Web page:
Clearly role-playing games are a form of psychological quick-sand. Role playing is addictive, and evidence shows that role-playing participants feel psychologically compelled to continue role-playing because of interpersonal self-esteem issues, commitments and vows. Once it happens, you are indeed a prisoner. Like in the song Hotel California, “you can check out anytime you like but you can never leave.”
Another shocking piece of data from the Zimbardo experiment is the rapidity with which the transformation occurred, and the power of behavioral triggers to induce psychological assimilation of role characteristics, such as the emergence of genuine sadistic traits among 1/3 of the "guards." Guards and prisoners quickly identified each other as adversaries in a game of dominance that the guards were fated to win, stimulating the creativity and paranoid strategizing of the guards to outwit and frustrate prisoners' bids for dignity and freedom. To the guards, freedom itself became the enemy in short order. For the prisoners, release became the only goal towards which they could progress, but since no act of theirs would assist in reaching that goal, they became fragmented and depressed.
The only threats to the experimental mindset were occasional incursions of reality. A "prisoner" who became deranged was derided as a faker, trying to cheat his way out of participation, until at last his behavior became so outlandish, that his actual insanity had to be acknowledged. Another psychologist, Christina Maslach, delivered the reality-based insight that brought the experiment to a halt when she saw that the abuse of the "prisoners" by the "guards" had become frighteningly inhumane. This fact had apparently escaped Dr. Zimbardo himself, who perhaps unwisely placed himself in the position of prison "warden," a role from which he found it psychologically impossible to remove himself.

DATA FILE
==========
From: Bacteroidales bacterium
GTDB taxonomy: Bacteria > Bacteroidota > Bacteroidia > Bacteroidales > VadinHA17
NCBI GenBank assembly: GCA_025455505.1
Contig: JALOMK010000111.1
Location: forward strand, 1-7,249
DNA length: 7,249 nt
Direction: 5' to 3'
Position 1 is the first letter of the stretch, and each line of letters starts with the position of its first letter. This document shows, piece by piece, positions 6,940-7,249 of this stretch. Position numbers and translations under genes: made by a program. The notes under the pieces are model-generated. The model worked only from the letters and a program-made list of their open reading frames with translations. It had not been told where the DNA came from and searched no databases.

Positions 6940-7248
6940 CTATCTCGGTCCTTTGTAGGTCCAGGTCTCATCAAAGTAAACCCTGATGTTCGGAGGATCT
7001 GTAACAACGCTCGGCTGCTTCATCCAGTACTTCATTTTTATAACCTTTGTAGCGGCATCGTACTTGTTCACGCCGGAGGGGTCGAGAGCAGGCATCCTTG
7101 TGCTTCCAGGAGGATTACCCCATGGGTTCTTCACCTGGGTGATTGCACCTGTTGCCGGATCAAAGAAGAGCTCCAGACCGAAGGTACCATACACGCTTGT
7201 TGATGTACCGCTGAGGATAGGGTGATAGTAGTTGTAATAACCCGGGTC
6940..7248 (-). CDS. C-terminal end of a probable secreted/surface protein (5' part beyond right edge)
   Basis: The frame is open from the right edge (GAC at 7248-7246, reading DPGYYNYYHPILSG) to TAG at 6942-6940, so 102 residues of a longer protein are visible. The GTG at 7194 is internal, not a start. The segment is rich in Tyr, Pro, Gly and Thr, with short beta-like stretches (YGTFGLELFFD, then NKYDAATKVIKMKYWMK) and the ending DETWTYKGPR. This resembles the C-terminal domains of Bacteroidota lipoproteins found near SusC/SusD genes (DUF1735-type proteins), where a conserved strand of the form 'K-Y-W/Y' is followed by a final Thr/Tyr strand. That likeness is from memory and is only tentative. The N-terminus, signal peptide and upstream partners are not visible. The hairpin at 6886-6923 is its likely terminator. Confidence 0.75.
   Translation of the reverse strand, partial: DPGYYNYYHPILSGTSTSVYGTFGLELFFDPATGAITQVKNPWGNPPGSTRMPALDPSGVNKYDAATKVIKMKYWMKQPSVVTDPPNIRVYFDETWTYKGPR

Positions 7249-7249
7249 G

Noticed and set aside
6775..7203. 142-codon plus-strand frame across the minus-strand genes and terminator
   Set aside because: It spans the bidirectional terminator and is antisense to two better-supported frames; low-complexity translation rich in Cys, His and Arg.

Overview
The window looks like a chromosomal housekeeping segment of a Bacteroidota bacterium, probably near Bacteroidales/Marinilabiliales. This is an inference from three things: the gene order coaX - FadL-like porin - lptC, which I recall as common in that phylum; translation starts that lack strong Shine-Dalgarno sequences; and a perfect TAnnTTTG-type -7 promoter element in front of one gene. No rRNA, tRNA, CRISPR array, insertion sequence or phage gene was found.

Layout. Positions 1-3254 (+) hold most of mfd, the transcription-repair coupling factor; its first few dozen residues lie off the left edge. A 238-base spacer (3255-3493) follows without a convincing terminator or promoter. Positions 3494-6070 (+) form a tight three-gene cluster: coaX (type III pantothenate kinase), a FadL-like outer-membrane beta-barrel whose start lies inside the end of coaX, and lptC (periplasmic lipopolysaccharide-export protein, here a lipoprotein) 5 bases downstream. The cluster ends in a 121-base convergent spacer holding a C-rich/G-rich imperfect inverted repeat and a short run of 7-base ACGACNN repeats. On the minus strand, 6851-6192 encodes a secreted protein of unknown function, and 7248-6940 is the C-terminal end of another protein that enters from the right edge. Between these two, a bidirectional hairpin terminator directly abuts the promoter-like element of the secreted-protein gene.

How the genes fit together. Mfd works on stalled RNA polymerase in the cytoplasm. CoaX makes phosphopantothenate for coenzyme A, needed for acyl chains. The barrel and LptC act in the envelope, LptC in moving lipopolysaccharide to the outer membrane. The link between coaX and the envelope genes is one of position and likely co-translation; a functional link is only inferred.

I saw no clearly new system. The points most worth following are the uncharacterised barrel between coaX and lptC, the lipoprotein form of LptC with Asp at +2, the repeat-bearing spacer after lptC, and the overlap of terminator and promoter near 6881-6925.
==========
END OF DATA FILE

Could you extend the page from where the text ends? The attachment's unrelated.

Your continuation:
Eruptions of reality seem to provide the only opportunity to break out of self-disempowering role playing.
So since people cannot re-assert their ability to think and act freely after having renounced freedom of speech and action, the spell of the role playing must be broken through by the intrusion of reality outside of the role playing environment. It is unlikely that the individual will generate this force from within, once the role playing process has gotten underway. While this renunciation of freedom may seem to be a matter of voluntary choice, similar to the decision to become a heroin addict, inasmuch as the renunciation of individual freedom undermines political democracy, it may lead to the establishment or strength of overtly authoritarian regimes. Thus, it is well within our rights of political self-protection to strike that blow of intrusive reality that can break open the cocoon of self-delusion that the role player inhabits. While many individuals, cocooned away in their voluntarily adopted subordinate role, may perceive such criticism as an assault on their freedom of belief, an annoying distraction from the effort to become fully absorbed in their assumed role, the racket that they are objecting to is being raised for their own benefit.
Structuring roles is very important. We have to get out of bad roles and it's fair to go around knocking on people's cocoons and telling them what's going on. That's called helping people out. Because they are deluded. It is something genuinely for their benefit. Inducing vow-breaking is fair and what we should do is shine the light on the situation.